Spring in Lahore announces its arrival with a bang. The foggy mornings and smoggy days of winter are replaced with clear sunshine and blooming flowers in hues of red, pink and yellow and the bulky sweaters and coats in deep, dark hues are replaced by light, breezy lawn prints in bright ethereal tones.
And to celebrate the many colours of spring and the flowers they manifest in, textile house Kayseria has collaborated with artist Dr Rahat Masud to produce a collection that celebrates the beauty and magnificence of nature. The collection is called ‘The Flowering Trees of Lahore’.
Under this union, Dr Masud, an internationally acclaimed artist and the former principal of Punjab University’s College of Art and Design, has created with dry pastels, images of some of the most stunning flowers that bloom on trees in Lahore — the Kachnar, Amaltas, Gulmohar, Gul-e-Nishtar, Sumbul, Marror Phalli or Katsagon and Gulchand or Gardenia. The drawings have then been digitally printed onto fabric by Kayseria.
‘The Flowering Trees of Lahore’ was launched on Friday in the grassy lawns of Alhamra with an exhibition displaying each of the artist’s drawings on easels alongside a mannequin draped with the fabric the art had been translated on. Some of the guests were also seen sauntering around in the newly launched prints, tailored in their own distinct ways, while live musicians played the sitar, flute, tabla and sarod.
Dr Masud specialises in drawings of nature in pastels so this was right up her alley. “When spring starts, all the flowers start blooming one after the other. Right now, the Kachnar has blossomed, the Sumbul is also blooming, Gulmohar will be next and at the end comes Amaltas. For the better part of the year, we have flowering trees around," she told Images.
"So this is kind of an awareness as well as a celebratory thing. It also allowed me to go deep into the mystique of the flowers and study their aura. My studio was filled with flowers and their scents.”
Dr Masud also spoke fondly of her experience with textiles through this first of its kind collaboration. “It was a wonderful experience. I had to consider the needs of the textile — whether they wanted to show the bud, leaf or flower — because they have to build a pattern. So I captured the flowers accordingly from all angles. And when you paint, you become one with the object, whether still life or human.”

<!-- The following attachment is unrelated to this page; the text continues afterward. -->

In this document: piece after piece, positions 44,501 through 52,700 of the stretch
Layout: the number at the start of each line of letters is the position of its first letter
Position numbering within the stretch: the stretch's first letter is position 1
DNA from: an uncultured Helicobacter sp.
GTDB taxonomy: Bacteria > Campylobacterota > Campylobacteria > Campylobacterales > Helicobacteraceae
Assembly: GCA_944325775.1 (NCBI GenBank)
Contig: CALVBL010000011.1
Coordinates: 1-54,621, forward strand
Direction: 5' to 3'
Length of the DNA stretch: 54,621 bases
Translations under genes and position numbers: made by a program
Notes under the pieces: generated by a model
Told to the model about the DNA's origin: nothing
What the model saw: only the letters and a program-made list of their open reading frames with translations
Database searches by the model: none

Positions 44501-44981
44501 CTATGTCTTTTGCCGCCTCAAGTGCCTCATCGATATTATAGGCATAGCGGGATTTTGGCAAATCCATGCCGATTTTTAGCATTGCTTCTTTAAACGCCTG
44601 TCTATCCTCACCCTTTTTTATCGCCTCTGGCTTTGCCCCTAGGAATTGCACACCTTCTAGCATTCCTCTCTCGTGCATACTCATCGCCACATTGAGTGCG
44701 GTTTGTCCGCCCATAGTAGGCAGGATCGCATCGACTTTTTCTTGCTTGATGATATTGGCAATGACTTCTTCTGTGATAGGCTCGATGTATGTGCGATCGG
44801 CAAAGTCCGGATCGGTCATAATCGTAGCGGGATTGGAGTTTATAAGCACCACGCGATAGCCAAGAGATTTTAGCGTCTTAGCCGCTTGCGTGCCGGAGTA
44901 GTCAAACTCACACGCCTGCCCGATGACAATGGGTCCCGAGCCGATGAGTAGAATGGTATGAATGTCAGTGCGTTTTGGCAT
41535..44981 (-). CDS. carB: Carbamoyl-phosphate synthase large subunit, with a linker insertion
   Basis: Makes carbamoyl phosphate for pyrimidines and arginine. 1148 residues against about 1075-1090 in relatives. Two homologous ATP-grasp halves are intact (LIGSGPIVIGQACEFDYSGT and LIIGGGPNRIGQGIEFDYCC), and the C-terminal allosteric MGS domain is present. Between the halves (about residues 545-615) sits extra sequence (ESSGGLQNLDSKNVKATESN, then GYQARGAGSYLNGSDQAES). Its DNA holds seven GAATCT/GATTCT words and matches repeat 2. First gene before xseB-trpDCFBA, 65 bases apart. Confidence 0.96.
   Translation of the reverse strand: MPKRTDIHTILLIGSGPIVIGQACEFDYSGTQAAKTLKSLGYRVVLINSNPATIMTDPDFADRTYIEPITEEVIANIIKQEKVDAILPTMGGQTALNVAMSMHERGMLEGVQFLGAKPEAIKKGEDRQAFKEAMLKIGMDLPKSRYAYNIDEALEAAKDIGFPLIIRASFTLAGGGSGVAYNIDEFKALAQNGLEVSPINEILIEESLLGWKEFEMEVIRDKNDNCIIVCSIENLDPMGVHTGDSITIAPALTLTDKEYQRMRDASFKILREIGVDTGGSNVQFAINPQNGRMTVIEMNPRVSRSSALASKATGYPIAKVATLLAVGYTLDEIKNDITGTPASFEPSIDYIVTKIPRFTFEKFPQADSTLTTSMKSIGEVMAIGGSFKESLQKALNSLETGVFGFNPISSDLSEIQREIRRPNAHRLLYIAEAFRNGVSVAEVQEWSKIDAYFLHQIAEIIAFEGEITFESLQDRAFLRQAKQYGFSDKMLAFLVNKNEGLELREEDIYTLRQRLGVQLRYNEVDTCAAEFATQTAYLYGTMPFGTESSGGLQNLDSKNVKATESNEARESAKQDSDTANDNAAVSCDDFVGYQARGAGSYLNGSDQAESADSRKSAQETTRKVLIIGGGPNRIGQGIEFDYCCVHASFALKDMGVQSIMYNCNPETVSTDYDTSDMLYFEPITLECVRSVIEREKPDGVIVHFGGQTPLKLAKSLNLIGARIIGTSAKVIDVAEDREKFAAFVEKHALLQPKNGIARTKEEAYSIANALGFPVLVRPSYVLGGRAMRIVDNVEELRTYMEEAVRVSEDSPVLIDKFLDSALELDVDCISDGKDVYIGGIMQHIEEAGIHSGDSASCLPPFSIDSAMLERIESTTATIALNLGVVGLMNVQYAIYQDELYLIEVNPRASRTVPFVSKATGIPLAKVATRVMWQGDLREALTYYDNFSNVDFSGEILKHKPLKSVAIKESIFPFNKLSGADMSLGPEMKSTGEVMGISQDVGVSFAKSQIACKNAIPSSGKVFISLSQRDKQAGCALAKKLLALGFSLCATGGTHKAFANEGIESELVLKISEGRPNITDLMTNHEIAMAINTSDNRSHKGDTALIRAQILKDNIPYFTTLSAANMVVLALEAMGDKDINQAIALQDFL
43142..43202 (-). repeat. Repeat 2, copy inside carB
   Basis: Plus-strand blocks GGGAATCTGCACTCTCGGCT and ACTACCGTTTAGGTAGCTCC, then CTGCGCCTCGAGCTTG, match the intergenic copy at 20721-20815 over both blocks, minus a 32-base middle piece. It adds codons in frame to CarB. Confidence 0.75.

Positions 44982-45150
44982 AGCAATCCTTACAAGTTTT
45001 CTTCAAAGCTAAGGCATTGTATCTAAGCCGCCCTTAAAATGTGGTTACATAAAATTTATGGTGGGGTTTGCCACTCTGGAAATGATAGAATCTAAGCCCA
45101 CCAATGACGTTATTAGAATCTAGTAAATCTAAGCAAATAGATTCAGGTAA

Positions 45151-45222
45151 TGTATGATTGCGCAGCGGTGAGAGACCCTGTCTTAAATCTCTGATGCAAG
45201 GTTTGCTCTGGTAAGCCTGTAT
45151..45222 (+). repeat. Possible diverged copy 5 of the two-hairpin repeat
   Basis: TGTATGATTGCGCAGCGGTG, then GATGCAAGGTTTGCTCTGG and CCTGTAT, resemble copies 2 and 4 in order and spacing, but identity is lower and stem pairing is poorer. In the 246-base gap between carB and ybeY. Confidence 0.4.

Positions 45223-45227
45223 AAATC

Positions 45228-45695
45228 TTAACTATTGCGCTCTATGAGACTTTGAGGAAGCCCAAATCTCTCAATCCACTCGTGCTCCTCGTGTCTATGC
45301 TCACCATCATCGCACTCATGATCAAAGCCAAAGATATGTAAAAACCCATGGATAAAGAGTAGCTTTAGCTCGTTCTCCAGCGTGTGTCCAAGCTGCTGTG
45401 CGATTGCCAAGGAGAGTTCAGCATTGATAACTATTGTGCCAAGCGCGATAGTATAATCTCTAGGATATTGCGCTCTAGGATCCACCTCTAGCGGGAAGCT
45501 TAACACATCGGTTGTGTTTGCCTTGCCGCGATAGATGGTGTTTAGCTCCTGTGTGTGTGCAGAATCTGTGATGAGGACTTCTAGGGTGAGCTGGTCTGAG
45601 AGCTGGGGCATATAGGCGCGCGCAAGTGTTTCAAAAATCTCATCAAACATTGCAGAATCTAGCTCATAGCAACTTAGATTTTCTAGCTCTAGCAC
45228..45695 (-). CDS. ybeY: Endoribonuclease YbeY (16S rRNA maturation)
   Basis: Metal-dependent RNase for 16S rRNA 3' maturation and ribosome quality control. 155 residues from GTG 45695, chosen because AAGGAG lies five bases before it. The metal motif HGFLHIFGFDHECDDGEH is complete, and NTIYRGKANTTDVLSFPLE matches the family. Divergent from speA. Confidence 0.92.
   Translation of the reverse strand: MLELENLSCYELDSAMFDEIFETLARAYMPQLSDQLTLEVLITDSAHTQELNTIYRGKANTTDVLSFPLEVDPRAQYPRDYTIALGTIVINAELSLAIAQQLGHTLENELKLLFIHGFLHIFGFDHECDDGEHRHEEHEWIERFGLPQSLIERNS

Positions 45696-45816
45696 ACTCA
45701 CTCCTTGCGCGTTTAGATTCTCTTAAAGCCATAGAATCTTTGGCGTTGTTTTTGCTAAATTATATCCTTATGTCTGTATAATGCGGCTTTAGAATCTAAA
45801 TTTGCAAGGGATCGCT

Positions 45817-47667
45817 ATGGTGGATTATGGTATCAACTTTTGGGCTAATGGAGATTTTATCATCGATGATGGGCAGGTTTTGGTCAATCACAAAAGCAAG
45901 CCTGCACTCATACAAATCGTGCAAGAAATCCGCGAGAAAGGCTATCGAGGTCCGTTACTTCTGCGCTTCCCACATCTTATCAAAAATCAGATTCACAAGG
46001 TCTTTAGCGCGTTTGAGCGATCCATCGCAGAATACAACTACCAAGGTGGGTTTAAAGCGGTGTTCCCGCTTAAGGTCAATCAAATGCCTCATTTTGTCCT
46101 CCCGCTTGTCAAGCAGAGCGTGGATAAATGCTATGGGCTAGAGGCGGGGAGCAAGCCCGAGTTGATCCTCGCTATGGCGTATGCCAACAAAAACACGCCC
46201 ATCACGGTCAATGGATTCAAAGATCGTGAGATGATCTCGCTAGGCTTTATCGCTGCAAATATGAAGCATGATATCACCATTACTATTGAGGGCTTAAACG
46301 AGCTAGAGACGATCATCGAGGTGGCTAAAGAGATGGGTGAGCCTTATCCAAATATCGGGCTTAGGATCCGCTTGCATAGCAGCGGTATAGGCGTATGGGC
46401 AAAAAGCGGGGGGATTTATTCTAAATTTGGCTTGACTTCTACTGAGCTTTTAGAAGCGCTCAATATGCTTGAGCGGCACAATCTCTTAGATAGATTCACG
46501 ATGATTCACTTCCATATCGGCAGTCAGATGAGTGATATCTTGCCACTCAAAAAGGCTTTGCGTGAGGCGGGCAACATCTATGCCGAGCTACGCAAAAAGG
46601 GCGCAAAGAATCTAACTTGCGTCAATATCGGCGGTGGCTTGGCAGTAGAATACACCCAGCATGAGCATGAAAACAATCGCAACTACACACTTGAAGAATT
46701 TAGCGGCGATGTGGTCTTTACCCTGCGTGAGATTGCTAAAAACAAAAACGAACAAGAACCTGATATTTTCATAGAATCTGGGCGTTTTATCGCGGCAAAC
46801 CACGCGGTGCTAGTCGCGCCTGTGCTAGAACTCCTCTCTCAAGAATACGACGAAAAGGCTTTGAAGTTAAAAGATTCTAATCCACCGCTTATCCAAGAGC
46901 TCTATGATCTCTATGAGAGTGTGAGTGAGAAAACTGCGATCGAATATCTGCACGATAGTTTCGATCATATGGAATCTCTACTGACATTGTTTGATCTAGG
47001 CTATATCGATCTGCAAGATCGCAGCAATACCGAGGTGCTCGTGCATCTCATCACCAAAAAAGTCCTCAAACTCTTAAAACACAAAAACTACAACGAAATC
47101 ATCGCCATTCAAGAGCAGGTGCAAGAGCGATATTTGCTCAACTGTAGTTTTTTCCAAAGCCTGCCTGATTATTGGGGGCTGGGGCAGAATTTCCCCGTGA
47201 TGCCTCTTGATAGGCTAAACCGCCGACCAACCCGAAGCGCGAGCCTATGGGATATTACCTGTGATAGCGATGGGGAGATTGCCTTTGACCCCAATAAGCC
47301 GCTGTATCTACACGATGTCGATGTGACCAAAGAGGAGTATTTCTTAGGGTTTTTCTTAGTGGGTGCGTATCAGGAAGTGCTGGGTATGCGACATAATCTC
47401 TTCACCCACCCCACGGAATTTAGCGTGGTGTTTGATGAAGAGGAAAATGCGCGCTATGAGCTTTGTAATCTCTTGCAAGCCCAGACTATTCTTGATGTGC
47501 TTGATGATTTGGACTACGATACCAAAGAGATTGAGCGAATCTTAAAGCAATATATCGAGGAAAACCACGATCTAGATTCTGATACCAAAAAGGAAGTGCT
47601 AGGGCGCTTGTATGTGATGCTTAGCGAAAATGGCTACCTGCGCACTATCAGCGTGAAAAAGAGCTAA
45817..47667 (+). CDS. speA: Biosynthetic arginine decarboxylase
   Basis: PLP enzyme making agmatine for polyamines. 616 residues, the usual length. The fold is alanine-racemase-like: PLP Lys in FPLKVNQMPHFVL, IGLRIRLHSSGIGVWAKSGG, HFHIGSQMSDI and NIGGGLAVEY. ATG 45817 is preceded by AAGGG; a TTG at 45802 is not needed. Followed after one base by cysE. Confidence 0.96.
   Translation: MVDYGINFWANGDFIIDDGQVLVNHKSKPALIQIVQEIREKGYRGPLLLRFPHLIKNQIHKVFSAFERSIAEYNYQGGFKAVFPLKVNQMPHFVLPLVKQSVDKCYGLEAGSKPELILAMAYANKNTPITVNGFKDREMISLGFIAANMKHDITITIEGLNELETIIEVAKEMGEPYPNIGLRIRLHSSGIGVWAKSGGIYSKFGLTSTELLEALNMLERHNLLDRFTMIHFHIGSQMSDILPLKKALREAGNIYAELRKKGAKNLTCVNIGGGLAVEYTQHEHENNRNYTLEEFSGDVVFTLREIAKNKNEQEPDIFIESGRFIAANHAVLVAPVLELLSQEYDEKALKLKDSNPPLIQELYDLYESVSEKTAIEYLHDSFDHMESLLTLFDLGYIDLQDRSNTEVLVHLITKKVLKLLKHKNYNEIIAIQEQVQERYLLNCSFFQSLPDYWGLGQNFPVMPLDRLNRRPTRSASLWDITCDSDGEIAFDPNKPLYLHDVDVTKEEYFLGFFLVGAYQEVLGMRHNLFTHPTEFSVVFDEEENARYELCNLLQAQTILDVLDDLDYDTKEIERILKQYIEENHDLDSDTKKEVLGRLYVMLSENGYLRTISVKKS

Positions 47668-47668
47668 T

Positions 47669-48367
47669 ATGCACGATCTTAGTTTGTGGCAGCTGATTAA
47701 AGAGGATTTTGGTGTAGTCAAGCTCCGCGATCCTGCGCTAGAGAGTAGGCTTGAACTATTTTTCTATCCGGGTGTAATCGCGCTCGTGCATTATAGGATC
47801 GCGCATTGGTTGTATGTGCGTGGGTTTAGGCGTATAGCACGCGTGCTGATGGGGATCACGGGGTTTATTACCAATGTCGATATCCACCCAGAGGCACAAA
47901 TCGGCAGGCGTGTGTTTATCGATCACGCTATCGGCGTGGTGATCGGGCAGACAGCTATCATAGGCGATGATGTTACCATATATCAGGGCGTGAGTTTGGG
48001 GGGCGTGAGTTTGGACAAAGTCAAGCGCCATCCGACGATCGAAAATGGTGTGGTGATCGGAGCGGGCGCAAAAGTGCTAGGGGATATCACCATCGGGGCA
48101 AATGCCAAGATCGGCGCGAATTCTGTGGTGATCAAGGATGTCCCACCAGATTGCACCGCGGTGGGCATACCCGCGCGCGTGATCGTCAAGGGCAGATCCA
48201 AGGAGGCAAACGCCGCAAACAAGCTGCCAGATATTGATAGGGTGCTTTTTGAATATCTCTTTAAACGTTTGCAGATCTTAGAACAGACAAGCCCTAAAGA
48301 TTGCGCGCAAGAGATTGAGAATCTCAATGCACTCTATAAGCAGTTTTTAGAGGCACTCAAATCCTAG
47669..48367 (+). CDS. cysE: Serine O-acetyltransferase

She studied the work of the brand and its requirements for six months and realised it needed intricate details. But she’s also glad that this project could help create awareness about artists' work. “When they know an artist has drawn the flower that has been printed, they’ll admire the strokes. This brings accessibility through the fabric, and also stresses the significance of the trees and flowers for the environment, how to take care of them and through them beautify a city,” she said optimistically.
Kayseria’s creative director, Waleed Zaman, who is the brains behind the collection, said it would help show people what amazing assets trees are. “We’ve seen them all from a distance, basked in their splendour, or taken shade for that matter, but never had an observational study. I wanted the flowering trees to become a cultural celebration; they're a great asset of Lahore and I wanted it to be celebrated just as the Japanese celebrate the cherry blossom," he explained.
This project with Dr Masud is the third part of Kayseria’s Master’s Collection series. The brand has already collaborated with two other artists for similar collections. The first was around five years ago with master fresco painter Ustad Saifur Rehman, who is credited with the restoration of several historical buildings, and the second with carpet and textile designer Mohsin Banday in 2019.
Textile houses in Pakistan don't usually work with artists, they tend to favour working with fashion designers for their lawn collections. But being an artist himself, Zaman realised how important it was to bring out the works of some great names from the art world for Pakistan to see.
“The textile design industry is saturated with textile mills working with fashion designers trying to create hype and sell as much as possible. Fashion designers have undoubtedly made a great contribution for the fashion industry, but we realised that true print design is a field of art because you’re creating surface design, pictures, paintings, moods and ideas on paper that get translated onto fabric," he said.
"So, the lines between art and design get blurred. We felt [there was] a huge gap as no one was collaborating with artists. Being an artist myself, I feel artists are not given their due place and that brought about these collaborations, which will continue.”